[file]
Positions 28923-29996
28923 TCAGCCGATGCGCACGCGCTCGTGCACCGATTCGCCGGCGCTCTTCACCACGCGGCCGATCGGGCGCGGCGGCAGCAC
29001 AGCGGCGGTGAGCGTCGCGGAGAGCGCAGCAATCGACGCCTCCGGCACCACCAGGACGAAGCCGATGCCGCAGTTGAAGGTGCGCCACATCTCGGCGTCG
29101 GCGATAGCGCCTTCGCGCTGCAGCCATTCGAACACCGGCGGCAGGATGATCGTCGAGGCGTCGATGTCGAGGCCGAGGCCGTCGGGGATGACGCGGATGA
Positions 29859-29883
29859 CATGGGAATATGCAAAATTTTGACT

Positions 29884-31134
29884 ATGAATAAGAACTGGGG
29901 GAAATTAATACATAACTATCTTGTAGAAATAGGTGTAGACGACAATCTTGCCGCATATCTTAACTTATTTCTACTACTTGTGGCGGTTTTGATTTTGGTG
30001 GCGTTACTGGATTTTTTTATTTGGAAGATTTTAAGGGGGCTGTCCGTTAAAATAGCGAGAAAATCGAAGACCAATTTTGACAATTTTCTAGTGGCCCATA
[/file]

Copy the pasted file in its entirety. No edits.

Positions 28923-29996
28923 TCAGCCGATGCGCACGCGCTCGTGCACCGATTCGCCGGCGCTCTTCACCACGCGGCCGATCGGGCGCGGCGGCAGCAC
29001 AGCGGCGGTGAGCGTCGCGGAGAGCGCAGCAATCGACGCCTCCGGCACCACCAGGACGAAGCCGATGCCGCAGTTGAAGGTGCGCCACATCTCGGCGTCG
29101 GCGATAGCGCCTTCGCGCTGCAGCCATTCGAACACCGGCGGCAGGATGATCGTCGAGGCGTCGATGTCGAGGCCGAGGCCGTCGGGGATGACGCGGATGA
Positions 29859-29883
29859 CATGGGAATATGCAAAATTTTGACT

Positions 29884-31134
29884 ATGAATAAGAACTGGGG
29901 GAAATTAATACATAACTATCTTGTAGAAATAGGTGTAGACGACAATCTTGCCGCATATCTTAACTTATTTCTACTACTTGTGGCGGTTTTGATTTTGGTG
30001 GCGTTACTGGATTTTTTTATTTGGAAGATTTTAAGGGGGCTGTCCGTTAAAATAGCGAGAAAATCGAAGACCAATTTTGACAATTTTCTAGTGGCCCATA